When I was a young girl growing up in the ‘60s and ‘70s, the “popular” girls were cute and poised, fun and flirty. I was none of those things. I was the “nerd” with her head in a book, sitting in the front row of every classroom and always raising her hand. I was bullied for being “the smart girl”.
Fast forward to today. Women are making inroads in every sphere: STEM, business, politics. In 2019, it’s “cool” to be “the smart girl”. I’ve been mentoring one for four years. Her name is Myiah, she lives in poverty, but she drinks in knowledge with a passion. And it’s MY passion to make sure she is fed! Twice a week, we get together to play math games, do science experiments, explore museums, visit the library and challenge each other to spell “really hard words” (her words) in a game she calls “Spelling Bee”.
I want Myiah to be “smart”: to know her math facts inside-out, to read above grade-level, to effectively articulate her thoughts on paper and in spoken communication. But I want more than that for her: I want her to be brave, I want her to be a risk-taker.
Men and women are very different by nature. It’s very apparent in my business when I counsel either couples or individuals. Nine times out of ten, women are more risk-averse than men when it comes to investing. That’s not surprising. Most women value safety over return. It circles back to the study results that you’ve all probably heard: if there are ten prerequisites in a job posting, men will apply if they can check off one or two prerequisites, but equally qualified women won’t apply unless they can check off all ten. Mind-blowing, right?! Yes, women are making strides, but we’re still woefully behind.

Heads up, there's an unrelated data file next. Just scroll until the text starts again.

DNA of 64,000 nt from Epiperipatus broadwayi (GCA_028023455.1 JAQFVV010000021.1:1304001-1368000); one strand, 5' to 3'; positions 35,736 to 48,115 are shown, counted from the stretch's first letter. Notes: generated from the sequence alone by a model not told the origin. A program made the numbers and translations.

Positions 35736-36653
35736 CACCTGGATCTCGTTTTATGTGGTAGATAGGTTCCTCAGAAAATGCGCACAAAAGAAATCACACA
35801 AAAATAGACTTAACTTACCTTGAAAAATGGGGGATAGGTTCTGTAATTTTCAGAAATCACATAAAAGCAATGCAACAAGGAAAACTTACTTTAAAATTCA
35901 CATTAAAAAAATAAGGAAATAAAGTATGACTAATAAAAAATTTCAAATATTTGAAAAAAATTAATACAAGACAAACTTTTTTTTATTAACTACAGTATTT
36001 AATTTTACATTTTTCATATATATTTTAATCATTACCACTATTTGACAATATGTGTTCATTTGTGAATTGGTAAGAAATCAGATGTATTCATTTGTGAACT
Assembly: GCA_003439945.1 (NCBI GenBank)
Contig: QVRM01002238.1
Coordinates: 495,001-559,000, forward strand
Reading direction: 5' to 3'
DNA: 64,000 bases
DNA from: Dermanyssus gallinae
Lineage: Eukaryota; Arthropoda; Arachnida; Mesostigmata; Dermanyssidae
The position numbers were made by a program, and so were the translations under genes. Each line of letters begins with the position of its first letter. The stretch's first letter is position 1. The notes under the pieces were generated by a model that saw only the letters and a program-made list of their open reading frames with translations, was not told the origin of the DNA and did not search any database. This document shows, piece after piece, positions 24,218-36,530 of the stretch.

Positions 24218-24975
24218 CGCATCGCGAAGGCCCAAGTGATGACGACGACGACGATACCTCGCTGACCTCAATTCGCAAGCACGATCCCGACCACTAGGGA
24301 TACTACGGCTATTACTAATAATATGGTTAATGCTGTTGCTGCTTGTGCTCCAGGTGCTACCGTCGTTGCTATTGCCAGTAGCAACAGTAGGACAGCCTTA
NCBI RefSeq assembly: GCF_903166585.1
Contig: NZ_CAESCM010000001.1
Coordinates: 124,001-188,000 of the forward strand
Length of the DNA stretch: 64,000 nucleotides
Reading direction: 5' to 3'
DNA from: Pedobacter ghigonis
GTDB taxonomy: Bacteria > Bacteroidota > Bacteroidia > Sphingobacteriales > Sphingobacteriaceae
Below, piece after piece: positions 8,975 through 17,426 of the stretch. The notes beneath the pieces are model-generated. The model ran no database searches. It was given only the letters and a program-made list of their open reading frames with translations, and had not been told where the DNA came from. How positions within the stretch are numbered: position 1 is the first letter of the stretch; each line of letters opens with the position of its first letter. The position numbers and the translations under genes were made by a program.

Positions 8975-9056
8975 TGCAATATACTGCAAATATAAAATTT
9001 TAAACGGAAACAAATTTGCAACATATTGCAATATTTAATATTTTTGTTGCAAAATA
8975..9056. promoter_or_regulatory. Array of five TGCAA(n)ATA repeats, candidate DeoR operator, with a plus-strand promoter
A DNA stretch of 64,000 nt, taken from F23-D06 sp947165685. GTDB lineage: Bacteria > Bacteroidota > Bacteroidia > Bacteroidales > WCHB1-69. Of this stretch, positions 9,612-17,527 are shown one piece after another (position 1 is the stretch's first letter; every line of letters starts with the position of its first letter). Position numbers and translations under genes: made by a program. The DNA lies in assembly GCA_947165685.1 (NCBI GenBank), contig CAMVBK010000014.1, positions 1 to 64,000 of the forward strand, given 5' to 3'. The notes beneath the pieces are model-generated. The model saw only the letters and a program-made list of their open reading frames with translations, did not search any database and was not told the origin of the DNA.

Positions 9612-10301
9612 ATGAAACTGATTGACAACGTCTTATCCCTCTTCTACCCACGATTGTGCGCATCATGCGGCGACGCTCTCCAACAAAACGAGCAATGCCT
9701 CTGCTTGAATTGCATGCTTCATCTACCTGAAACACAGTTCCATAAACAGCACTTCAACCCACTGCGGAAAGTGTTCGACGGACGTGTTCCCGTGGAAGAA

That’s why I want to teach Myiah bravery. I want her to push aside the fears that naysayers will try to heap upon her, learn how to pick herself back up when she does inevitably make a mistake and brashly go her own way in taking risks on her path to her dreams. We talk a lot about how women can be astronauts or engineers or even business owners! I love bringing her to my office and letting her sit in my big chair and play with my adding machine and make copies. I want her to live a life brimming over with possibility. I challenge you: let’s raise ALL of our children to be brave!